Yohanes Yanufrom, 30, became the latest victim of fatal violence that has escalated in Papua over the past few weeks.
Yohanes, the head of Sawio Tami village, Arso Timur district, Keerom regency, was reportedly shot dead by an unidentified group of armed assailants while riding his motorcycle from Sawio Tami to Workwana on Sunday at around 8 a.m. local time.
“After being gunned down, his body and the bike were dragged to the roadside,” Cendrawasih Military chief Maj. Gen. Erwin Syafitri told reporters at the military headquarters in Jayapura on Sunday.
Coordinating Politics, Security and Justice Minister Djoko Suyanto condemned Sunday’s incident, urging security authorities to bring the perpetrators to justice.
“The police and military must chase and arrest the perpetrators so that people know who was behind the violence,” he said in Jakarta as quoted by Antara.
Erwin suspected the perpetrators were members of the Free Papua Organization led by Lambert Pekikir.
Several minutes before the village official was shot, Col. Indarto, a member of the Army Strategic Reserves Command (Kostrad), had his car strafed by gunshots on his way from inspecting troops in Sawio Tami. He is the 431/Kostrad battalion commander.
The bullets hit the car’s roof and the side windows.
“The battalion commander escaped unharmed, but his driver was injured by the broken windows,” Erwin said.
He was 200-300 meters ahead of Yohanes at time of the incident.
“The victim [Yohanes] was found as our personnel were chasing the perpetrators. I am sorry that a civilian was shot,” he said, adding that the assaulting group comprised 20-30 people equipped with various weapons, including some that were handmade.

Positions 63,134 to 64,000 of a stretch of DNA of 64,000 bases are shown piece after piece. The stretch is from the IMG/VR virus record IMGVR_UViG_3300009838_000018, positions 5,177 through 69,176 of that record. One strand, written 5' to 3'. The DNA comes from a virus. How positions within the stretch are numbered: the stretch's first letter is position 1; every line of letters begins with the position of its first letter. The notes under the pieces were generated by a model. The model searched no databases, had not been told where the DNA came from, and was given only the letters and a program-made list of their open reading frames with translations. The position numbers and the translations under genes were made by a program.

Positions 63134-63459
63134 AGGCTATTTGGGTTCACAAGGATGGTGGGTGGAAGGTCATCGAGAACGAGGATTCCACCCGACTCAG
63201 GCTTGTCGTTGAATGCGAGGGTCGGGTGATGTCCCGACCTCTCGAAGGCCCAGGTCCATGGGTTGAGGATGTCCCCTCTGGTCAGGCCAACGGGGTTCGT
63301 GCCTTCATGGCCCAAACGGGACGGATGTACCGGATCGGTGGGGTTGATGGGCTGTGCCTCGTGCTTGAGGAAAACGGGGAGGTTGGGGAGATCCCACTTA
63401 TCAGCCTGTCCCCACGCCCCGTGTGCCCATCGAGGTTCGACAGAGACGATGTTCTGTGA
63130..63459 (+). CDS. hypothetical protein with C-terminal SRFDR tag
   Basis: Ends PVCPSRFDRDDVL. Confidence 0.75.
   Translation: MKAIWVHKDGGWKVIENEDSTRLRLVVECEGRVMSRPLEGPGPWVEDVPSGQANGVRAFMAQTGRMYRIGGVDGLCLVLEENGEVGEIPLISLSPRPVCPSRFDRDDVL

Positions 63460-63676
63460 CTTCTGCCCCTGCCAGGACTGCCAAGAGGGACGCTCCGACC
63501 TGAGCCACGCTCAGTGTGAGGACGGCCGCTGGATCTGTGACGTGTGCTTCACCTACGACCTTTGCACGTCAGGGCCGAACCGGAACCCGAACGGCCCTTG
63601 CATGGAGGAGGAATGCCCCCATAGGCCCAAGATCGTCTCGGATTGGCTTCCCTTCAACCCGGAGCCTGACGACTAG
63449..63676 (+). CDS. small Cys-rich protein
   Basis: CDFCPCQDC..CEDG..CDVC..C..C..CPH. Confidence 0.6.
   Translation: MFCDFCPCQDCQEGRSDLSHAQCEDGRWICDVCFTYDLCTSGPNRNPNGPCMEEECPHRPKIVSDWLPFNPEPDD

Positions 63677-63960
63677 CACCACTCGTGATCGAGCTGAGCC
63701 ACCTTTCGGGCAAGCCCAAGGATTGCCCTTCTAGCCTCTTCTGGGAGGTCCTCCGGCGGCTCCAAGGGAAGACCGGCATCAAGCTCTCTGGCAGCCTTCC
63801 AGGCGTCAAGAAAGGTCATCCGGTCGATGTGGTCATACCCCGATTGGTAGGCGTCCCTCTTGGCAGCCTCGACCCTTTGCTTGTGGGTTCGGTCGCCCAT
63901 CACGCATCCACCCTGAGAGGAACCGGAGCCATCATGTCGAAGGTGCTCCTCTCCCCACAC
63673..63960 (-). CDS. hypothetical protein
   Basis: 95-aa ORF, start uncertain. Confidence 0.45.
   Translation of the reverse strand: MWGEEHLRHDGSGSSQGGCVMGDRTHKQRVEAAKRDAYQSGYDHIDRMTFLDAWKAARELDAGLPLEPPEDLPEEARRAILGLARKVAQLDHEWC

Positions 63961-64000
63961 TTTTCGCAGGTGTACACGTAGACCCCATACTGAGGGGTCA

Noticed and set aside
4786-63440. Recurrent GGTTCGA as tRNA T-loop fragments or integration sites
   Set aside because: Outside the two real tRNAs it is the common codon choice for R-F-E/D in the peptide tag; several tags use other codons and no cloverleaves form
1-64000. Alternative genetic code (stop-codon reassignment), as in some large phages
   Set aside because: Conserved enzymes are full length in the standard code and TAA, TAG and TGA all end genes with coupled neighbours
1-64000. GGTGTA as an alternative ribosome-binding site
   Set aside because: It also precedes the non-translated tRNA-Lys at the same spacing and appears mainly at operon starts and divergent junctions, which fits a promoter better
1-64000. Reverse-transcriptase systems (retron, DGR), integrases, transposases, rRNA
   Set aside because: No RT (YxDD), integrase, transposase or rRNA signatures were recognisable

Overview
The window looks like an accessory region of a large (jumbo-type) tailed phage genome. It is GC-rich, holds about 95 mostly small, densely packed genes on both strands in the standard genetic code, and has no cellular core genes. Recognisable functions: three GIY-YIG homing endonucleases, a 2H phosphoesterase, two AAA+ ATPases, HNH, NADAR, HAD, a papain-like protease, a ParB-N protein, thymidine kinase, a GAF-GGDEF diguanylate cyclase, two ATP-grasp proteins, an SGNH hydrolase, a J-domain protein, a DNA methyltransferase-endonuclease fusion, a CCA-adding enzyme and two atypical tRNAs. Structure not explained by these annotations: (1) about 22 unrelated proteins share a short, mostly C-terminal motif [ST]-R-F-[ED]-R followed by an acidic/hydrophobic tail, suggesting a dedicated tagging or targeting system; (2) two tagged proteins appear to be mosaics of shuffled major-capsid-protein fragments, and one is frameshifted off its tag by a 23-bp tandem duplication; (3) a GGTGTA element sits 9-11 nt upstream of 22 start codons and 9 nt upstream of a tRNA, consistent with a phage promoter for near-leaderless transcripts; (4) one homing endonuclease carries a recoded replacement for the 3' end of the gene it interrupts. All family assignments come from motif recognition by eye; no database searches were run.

“They fled to the PNG border, which made it difficult to continue the chase,” he said.
Papua Police chief Insp. Gen. Bigman L. Tobing was reported to have received a letter from Lambert Pekikir, whose Free Papua Organization is believed to have bunkered down near the border zone.
The letter, according to Erwin, said that July 1 would be commemorated as the organization’s anniversary with the raising of the Bintang Kejora (Morning Star) flag. In the letter they threatened to enter Jayapura to create commotion.
“We managed to deter them from infiltrating Jayapura, but on their return to their base at the border area, they launched an attack and left a civilian dead,” he said.
The Bintang Kejora, which symbolizes the secessionist group’s fight for free Papua, was reportedly spotted in several places.
“We found one each at South Jayapura, Buper Waena, Kimbim and Mount Susu in Wamena. Citizens are generally not provoked into raising the flag,” Erwin said.
Five people, civilians and security personnel, were killed and another five were injured as mysterious shooting incidents have battered Papua over the last few weeks. Among the injured victims was German Pieter Dietmar Helmut, 55, who was attacked on May 29 at a tourist site in Jayapura.
Gilbert Ma’dika, a school student, was shot in the chest in June 4. The following day, Iqbal Rival was attacked while riding a motorcycle with a friend.
In a matter of minutes, First Pvt. Dongki Kune was fatally shot at Entrop Jayapura.
Motorcycle-ojek riders Arwan Aswan, Tri Sarono, First Pvt. Sahlan, civilian Elianus Yoman and Mako Tabuni were among those either killed or injured in the violent incidents.
Sunday’s incident came two days after President Susilo Bambang Yudhoyono reiterated the government’s stance that would allow no room for dialogue by anyone seeking to push for a referendum.
In his visit to the Indonesian Military Command Institute in Bandung, the President said he would welcome any initiative for dialogue on development and people’s welfare rather than a referendum.
Some Papuan leaders applauded the President’s statement, calling for immediate action by the central government.
However, Indonesian human rights activists associated with Impartial warned that the government should also remain open to opportunities for dialogue sought by secessionist groups.